A KINGDOM FAR AWAY (part five)
|Part 4 can be found here|
On Monday Joe stopped at the house early to pick me up for what he told me was going to be a special trip. We drove for a couple hours and then when Joe slowed the car and turned off the road I thought he was driving straight into the woods. The two track road that we were following was nearly obscured by the trees but it was apparent that Joe had been here before. We snaked our way along, crossed a small creek, went up a steep hill and when we dropped down the other side there was a big meadow and Joe pulled the car off the track and parked under some large pine trees. As I got out of the car I could see the remains of a fire ring and again I was reminded that it was obvious that Joe had been here before. Joe motion for me to follow him and I quickly fell in behind him as he cut across the tall meadow grass.
Down the middle of the meadow was a line of brush and as we approached I could hear water running. We pushed through the brush and step onto the banks of a crystal clear meadow stream.
"What do you think?" Joe asked. "Think we can find you a trout here?"
The creek was about 10 feet wide, flowing over brilliant clean gravel, but it seemed that it was too small and clear to hold many trout.
Again Joe motioned for me to follow him and we began to work our way upstream along the banks of the creek. A short distance from where approached the water we came to a place where the water flowed over some bigger rocks and formed a small pool. As we stood at the tail of the pool a fish made a splashy rise about half way up the pool. As we stood watching several other fish repeated the performance. Clearly there was more to this little creek than was immediately apparent to my untrained eyes. We returned to Joe's car and a few minutes later we were standing back at the tail of that pool with fly rods in hand.
I was anxious to take a crack at those fish but Joe suggested that we sit down for a few minutes and see exactly what was happening.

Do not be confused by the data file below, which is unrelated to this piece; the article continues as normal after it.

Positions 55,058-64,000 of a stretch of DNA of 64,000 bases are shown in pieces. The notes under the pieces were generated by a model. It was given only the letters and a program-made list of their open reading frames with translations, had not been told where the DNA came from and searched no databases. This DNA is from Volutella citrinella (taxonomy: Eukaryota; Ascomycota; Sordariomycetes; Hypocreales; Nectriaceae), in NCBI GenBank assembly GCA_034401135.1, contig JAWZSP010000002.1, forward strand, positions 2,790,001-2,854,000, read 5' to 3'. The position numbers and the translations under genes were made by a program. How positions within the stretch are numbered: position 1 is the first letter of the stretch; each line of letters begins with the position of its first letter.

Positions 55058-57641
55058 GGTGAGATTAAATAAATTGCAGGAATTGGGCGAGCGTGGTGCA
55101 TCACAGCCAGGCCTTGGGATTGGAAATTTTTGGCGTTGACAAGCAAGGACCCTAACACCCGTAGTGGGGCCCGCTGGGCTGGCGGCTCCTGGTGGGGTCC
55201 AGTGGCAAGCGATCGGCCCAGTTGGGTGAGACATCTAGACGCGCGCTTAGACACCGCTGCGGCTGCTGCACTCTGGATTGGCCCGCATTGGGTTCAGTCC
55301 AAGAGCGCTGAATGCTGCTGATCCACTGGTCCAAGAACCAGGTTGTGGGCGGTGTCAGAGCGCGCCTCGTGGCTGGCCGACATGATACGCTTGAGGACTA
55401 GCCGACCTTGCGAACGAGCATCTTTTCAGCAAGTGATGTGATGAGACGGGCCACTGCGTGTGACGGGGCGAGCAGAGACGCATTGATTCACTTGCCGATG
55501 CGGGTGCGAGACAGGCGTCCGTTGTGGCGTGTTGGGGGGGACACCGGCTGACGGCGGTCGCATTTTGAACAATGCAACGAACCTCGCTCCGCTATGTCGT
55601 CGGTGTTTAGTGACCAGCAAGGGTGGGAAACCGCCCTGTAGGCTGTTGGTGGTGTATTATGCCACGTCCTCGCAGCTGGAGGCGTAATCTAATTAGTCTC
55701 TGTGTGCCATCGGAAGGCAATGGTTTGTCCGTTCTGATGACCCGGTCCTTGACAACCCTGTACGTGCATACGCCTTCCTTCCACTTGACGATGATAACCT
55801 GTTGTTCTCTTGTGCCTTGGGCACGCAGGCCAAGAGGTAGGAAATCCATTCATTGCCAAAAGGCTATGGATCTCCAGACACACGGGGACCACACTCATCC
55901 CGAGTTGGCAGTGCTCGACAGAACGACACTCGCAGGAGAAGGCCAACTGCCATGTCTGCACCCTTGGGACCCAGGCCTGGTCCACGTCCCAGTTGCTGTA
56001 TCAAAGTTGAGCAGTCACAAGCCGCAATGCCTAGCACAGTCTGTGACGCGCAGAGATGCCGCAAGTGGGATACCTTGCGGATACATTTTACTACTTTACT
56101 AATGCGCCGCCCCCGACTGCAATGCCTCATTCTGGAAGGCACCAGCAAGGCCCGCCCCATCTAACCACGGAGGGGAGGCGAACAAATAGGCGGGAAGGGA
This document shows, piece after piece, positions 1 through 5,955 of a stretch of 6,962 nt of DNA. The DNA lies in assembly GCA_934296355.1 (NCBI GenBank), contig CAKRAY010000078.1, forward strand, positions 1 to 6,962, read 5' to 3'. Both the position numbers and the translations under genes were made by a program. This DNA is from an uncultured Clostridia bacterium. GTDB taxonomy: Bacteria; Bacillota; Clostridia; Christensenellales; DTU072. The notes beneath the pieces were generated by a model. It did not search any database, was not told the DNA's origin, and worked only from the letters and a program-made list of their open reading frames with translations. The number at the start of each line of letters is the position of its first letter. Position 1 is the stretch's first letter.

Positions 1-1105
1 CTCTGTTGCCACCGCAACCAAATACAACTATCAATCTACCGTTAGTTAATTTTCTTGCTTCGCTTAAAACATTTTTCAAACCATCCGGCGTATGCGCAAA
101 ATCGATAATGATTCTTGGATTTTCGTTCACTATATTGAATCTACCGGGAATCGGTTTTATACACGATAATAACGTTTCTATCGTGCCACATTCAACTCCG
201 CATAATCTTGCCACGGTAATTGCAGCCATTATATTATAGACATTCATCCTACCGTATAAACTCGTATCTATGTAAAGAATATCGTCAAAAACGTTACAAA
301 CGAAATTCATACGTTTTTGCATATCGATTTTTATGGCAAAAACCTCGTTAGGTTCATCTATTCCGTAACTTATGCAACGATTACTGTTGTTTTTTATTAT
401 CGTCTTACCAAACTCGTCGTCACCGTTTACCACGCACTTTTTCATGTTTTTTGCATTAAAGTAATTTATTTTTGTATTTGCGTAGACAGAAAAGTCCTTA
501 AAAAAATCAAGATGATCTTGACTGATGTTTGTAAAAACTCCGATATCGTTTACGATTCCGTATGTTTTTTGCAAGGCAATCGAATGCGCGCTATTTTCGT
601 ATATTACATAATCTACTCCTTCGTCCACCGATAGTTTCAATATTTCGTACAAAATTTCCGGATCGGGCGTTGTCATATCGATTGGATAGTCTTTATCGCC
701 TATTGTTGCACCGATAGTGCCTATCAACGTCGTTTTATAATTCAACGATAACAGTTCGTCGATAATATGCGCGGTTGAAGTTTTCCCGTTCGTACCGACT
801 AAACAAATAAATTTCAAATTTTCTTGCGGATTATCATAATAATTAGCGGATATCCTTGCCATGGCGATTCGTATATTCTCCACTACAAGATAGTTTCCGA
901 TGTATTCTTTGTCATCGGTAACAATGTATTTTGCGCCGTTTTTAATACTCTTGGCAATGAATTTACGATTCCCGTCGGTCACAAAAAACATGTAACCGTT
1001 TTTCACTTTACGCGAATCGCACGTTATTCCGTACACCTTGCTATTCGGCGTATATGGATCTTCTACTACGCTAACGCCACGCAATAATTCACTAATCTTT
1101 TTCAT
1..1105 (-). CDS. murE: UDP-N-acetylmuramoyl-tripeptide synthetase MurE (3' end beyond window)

"First let's see if we can figure out what's making them rise."
As we sat there I noticed some insects that Joe had told me were caddis flies skittering around the surface of the water. I remembered that first time I tried to catch a trout that the fish were eating caddis flies and the rises were splashy.
"Could they be eating caddis flies?" I said tentatively.
Joe smiled and nodded. It was obvious that he was pleased that I remembered. He opened one of his fly boxes and held it out.
"Do you see anything in here that looks like one of those caddis flies?"
"Let's see if we can catch one so we can see what they look like," I said.
"You're a quick learner," Joe said, his smiling getting even bigger.
The caddis flies were hard to catch as they skittered over the surface but I finally managed to catch one in my hat. Holding the fly in my fingers we compared it to the flies in Joe's fly box. In one of the compartments were some flies that looked almost exactly like the caddis that I was holding in my fingers.
"I think that one should work," I said pointing to the flies in the box.
"Looks good to me too," Joe said, "so let's give it a try. Now in order to avoid tangling with the trees we will need to use a roll cast. Do you remember how that works?"
I wasn't sure so Joe said he would show me. After he tied his fly on his leader he shook out some line on the water, raised his rod and without lifting the line off the water he made a normal forward cast. The line slid off the water and turned over sending his fly out toward the center of the pool without ever going behind him.
"Now once you have done this there is one other cast that will allow you to avoid those trees."
As the line floated down passed us Joe let the line straighten out below him and the he simply lifted his rod tip and lifted most of his fly line off the water and then flick the rod tip back upstream. The fly popped off the surface and shot back upstream.
"See," Joe said, "you can use the surface tension and the current to allow you to make a cast without ever lifting the fly off the water."
It took me a few tries but with a little gentle coaching from Joe I was soon making a fairly decent roll cast. Finally I made a good cast and as the fly settled on the water it disappeared in a splashy rise. I would like to say that I gently raised my rod tip to hook the fish but my strike launched that brookie right out of the water like a small missile. A few seconds later my first trout, an 8 inch brook trout was squirming in Joe's net.
"This is a brook trout," Joe said. "These are the only trout that were here when our ancestors came here."
I thought this was the most beautiful fish that I had ever seen. The back was green and there were some red dots that had what looked like a blue halo around them. His fins were red with white edges.
"Can I keep it?" I asked.
"Well, in this stream there are lots of these small brook trout, and it can certainly afford to let us keep a few for dinner."
Joe showed me how to kill the fish quickly with a sharp blow on the back of the head, and then he took a length of cord out of his vest and strung it through the gills of the fish. He took his knife and cut a willow stick and jammed it into the bank and secured the cord to the stick. Then he slid the trout into the water.
"This will keep him cool and fresh. Now let's see if you can catch some more. We need a few more to make a meal."
|Part 6 can be found here|